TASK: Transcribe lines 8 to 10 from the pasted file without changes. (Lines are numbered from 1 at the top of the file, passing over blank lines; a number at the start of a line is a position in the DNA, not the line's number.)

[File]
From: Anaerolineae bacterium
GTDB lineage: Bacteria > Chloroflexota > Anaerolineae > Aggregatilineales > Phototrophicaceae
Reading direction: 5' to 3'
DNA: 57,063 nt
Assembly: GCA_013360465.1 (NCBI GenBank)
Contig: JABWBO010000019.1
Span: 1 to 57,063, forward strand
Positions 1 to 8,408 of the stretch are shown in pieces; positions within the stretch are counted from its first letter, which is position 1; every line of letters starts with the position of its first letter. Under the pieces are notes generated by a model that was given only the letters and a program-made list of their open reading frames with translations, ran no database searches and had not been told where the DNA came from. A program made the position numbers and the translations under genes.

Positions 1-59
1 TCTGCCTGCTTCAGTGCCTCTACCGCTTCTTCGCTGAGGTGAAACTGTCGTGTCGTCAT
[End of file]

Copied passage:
Positions 1 to 8,408 of the stretch are shown in pieces; positions within the stretch are counted from its first letter, which is position 1; every line of letters starts with the position of its first letter. Under the pieces are notes generated by a model that was given only the letters and a program-made list of their open reading frames with translations, ran no database searches and had not been told where the DNA came from. A program made the position numbers and the translations under genes.

Positions 1-59
1 TCTGCCTGCTTCAGTGCCTCTACCGCTTCTTCGCTGAGGTGAAACTGTCGTGTCGTCAT